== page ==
Come join us for our gathering on our porch to eat dinner and then watch the fireworks, stars, and enjoy each other’s company for the fourth! Today I’d like to talk about the photo collection we have in both the dining room and on the sun porch. The labeling for all the photographs has been completed as well as the photo albums found in the lobby that give more detailed information. Each photograph, like each key, has its very own story which both Matt and I are happy to share. 

      One of my favorite photos is the one of Chuck Malone, the Baldpate Inn wrangler. The photograph shows Malone sitting in front of the Baldpate Inn with a Cheshire grin, harp and turban.  A very eccentric man, he not only carved his name into the mantle of the Wrangler cabin’s fireplace, but was rumored to have ridden his horse into the dinning room. 
      













A living firecracker, Malone turned the Baldpate Inn into a wondrous place of adventure, and excitement, which we hope to reproduce for our Fourth of July celebration!


Your Friendly Curator,

Isabella Vinsonhaler

Thursday, July 2, 2015

George M. Cohan

One staple of the Baldpate history is the namesake book, 7 Keys to Baldpate by Earl Derr Biggers. Mr. Biggers published his book in 1913. With the book’s popularity at the time, the Mace family (currently building the inn) decided to name the inn The Baldpate Inn, after the book. The fictional inn and the actual inn had many striking similarities. For example, the inn was 7 miles out of town and was only open in the summer. 7 Keys to Baldpate was very popular at this time. In the same year as the publishing of the book, Broadway writer George M. Cohan wrote a play adaptation of the book, which has been performed routinely and has been adapted to film several times.

In 1913, when Cohan adapted 7 Keys to Baldpate, he already had a pretty impressive resume behind him. The premiere of 7 Keys brought about much confusion in the audience and critics. Regardless, it became a hit. The play ran for a year in New York, a year in Chicago, and several revivals would follow, including one starring Mr. Cohan himself. 7 Keys to Baldpate was success for it was a well written adaptation. Critic Eileen Warburton attributes its success for it “mixes all the formulaic melodrama of the era with a satirical [farcical] send-up of just those melodramatic stereotypes.”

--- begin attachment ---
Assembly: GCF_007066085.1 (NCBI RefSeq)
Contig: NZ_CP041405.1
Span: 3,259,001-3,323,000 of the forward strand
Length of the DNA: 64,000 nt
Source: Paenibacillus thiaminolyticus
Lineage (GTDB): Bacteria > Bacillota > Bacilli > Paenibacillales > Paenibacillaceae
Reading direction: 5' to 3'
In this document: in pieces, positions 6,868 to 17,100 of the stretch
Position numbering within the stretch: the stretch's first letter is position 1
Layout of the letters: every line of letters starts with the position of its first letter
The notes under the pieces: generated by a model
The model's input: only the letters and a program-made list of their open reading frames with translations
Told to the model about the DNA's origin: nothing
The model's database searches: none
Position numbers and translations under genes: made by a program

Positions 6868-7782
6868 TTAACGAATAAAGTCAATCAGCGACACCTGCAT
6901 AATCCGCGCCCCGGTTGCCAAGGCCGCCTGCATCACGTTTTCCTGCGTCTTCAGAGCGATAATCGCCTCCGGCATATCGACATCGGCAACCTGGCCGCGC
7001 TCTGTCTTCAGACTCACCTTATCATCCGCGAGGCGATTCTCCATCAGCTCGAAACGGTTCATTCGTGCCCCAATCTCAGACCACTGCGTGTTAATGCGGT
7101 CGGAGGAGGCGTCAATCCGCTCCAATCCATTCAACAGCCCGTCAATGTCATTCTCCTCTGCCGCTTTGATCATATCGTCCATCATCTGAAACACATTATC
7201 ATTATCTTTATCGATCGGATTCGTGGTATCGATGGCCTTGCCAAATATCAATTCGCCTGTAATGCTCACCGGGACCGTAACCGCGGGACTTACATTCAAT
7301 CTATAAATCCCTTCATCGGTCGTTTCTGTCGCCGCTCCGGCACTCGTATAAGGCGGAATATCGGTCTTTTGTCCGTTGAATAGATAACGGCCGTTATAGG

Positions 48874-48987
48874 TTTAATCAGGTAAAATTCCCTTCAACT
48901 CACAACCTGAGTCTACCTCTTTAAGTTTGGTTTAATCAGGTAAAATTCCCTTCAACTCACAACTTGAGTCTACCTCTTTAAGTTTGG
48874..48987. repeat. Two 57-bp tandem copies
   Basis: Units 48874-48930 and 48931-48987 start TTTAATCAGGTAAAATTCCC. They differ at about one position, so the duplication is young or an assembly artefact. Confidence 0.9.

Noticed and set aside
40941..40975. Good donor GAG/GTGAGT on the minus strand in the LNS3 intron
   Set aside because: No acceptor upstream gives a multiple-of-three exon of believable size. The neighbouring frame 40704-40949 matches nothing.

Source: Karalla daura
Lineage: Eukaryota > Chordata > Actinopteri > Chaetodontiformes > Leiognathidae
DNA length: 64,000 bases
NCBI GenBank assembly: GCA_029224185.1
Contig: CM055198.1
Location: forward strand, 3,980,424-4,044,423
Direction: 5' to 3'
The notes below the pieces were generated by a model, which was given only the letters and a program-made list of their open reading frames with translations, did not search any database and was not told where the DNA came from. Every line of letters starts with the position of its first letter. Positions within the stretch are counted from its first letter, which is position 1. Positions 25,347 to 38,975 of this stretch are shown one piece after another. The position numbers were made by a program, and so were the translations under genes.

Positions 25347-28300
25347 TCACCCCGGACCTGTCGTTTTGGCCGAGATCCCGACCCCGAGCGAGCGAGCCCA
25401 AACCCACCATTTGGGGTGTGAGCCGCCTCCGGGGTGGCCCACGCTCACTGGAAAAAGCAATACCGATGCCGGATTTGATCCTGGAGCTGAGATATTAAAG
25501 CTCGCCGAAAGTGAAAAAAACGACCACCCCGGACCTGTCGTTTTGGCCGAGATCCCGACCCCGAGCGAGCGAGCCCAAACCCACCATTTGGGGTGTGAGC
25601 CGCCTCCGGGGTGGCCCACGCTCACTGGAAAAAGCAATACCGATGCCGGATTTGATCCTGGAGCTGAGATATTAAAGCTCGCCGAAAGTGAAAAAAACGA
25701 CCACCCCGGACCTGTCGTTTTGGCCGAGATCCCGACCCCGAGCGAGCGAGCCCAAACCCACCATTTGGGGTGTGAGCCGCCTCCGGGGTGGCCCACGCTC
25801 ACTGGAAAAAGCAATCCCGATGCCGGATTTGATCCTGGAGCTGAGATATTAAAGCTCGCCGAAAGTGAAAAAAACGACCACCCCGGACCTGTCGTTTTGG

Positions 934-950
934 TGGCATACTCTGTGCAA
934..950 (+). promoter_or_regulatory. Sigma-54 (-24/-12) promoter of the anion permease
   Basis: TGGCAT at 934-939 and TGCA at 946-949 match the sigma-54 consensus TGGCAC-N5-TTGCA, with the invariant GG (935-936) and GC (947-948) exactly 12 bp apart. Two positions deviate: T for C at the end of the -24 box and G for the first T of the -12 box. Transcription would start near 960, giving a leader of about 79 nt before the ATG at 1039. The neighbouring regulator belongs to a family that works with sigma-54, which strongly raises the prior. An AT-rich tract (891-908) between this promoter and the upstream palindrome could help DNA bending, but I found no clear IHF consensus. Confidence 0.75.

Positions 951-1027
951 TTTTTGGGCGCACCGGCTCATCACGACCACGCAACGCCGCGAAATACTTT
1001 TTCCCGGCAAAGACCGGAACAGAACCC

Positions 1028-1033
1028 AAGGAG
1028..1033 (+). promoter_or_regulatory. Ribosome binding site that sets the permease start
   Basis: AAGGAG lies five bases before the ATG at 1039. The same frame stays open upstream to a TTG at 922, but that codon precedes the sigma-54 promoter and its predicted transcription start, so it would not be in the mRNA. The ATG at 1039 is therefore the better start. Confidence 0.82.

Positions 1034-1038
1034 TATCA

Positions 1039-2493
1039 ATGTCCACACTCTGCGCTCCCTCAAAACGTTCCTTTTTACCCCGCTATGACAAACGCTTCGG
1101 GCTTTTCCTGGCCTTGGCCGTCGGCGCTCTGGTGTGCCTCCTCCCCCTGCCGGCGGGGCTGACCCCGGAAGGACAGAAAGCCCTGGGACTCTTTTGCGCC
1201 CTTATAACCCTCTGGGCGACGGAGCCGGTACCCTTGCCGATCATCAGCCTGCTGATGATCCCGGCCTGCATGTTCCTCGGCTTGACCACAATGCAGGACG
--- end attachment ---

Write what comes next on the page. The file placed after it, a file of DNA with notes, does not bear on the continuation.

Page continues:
With the Fourth of July upon us, I thought it would be a good time to talk about Mr. Cohan’s musical compositions. With his work on Broadway, he wrote many patriotic songs that we still sing and listen to today. His first Broadway hit, Little Johnny Jones, premiered in 1904. This musical featured the popular song “The Yankee Doodle Boy.” The musical was about a fictional, American jockey who rides a horse named Yankee Doodle in the English races. Other hits to come out of this musical include “Give my Regards to Broadway,” a very popular musical theatre piece.

After the success of Little Johnny Jones, Cohan became one of the more prominent Tin Pan Alley writers. This was a collective of writers and publishers that dominated Broadway and popular music during the early twentieth century. Such songs to come out of this era include “You’re a Grand Old Flag” and “OverThere.” “Over There” was used during World War I to help improve moral and increase patriotism. It was the most popular song of the era.

George M. Cohan’s work is timeless. His music is still played today, especially around this time. His plays are still performed. 7 Keys to Baldpate specifically has been revived many times and has been adapted to film 7 times. The first one, a 1917 silent film by Paramount, starred Mr. Cohan in the lead. Along with this, it was adapted to television twice. There is also a radio play adaption starring Jack Benny and Mary Livingston, which you can hear in our Key Room every day. George M. Cohan’s work has been immortalized in our culture. Next time you’re in the Key Room, make sure to find Mr. Cohan’s key, which he donated to our vast collection.

Your dead square, honest Yankee*
Matthew Porter


*quote from Grand Old Flag verse 2